Several people to whom I suggested, recently, that Americans might become more religious said that couldn’t be true. They pointed to surveys saying Generation Z is the most undogmatic and atheist generation ever. But the truth is that it’s incredibly hard to read American young people. You can find surveys and news stories indicating they’re more genderfluid, more committed to traditional gender roles, more rebellious, more uptight and moralistic about drugs and sex, better with money, lazier. This may reflect internal contradictions, the kind that compelled some of the young women I met to seek a much more streamlined answer.
Read the whole thing. It’s long and deeply interesting.
When I read Thomas Merton’s autobiography The Seven Storey Mountain in my late teens, the idea of the monastic life seized me. That wasn’t my calling, as it turned out, but that encounter as an anxious, idealistic young man with the prospect of living a life of spiritual discipline as a monk marked me. I am sure that I would not have written The Benedict Option at 50 if I hadn’t read Merton at 19. Come to think of it, there’s probably a connection between the young people journalist Eve Fairbanks profiles in this story, and the fact that, in my admittedly anecdotal experience, most of the people drawn to the Benedict Option are aged 40 and under.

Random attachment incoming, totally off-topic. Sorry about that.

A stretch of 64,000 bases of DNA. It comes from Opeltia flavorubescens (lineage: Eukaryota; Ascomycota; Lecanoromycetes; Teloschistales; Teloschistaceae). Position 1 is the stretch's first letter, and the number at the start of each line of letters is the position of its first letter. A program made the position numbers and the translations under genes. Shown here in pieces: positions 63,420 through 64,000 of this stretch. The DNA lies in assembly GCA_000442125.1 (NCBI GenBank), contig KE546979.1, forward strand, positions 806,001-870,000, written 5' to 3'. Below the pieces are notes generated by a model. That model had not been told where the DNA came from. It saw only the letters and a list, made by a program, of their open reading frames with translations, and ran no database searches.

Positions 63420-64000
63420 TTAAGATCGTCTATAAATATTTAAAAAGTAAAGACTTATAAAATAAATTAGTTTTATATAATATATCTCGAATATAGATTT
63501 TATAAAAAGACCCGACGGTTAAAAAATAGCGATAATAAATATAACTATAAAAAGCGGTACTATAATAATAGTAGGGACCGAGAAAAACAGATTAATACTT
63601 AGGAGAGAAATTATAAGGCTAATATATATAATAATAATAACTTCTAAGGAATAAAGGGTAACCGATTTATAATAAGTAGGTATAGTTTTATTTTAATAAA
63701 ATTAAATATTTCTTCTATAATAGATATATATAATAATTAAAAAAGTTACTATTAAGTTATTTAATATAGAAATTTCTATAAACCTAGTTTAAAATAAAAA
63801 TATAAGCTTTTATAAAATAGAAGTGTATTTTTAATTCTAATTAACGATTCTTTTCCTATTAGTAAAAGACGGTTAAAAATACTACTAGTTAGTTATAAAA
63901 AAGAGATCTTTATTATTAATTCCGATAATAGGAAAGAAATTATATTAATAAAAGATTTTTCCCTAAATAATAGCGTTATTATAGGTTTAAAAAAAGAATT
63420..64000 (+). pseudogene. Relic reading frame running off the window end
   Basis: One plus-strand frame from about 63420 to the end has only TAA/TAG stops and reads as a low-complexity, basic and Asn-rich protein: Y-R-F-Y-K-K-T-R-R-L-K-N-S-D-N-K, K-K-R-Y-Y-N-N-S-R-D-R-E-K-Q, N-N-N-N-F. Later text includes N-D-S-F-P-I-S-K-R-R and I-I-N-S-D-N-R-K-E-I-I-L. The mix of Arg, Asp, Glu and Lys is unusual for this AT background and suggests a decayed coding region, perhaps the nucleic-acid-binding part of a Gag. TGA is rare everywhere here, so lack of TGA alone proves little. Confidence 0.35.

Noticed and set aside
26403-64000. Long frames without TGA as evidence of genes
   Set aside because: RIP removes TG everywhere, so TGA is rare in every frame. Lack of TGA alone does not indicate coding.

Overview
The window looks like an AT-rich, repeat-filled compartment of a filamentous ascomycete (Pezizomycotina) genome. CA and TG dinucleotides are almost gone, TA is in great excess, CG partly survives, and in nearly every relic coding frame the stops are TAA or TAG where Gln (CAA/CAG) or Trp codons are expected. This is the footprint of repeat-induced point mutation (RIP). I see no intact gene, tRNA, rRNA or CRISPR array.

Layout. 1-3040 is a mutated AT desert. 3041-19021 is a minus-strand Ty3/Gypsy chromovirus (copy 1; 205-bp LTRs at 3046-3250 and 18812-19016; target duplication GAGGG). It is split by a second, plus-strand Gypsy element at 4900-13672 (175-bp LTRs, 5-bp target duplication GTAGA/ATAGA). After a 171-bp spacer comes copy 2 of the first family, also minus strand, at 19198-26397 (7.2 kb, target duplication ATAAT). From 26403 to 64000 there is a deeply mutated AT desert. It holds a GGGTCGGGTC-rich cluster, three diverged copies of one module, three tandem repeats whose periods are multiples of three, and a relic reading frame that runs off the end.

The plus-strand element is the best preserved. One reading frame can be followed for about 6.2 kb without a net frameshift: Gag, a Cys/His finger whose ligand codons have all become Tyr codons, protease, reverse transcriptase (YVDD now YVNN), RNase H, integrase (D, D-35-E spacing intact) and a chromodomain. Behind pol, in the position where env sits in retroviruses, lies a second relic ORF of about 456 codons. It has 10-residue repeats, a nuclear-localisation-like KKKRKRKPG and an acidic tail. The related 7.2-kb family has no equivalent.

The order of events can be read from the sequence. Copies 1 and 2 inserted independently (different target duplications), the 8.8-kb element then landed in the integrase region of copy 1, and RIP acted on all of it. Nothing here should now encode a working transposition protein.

One more thing: in Poland recently, I saw more than a few younger Catholic nuns wearing traditional habits. And I saw a couple of young Catholic priests wearing traditional cassocks. I’m not even Catholic, but I wanted to thank them for it, because as open signs of contradiction to the modern age, they encourage me.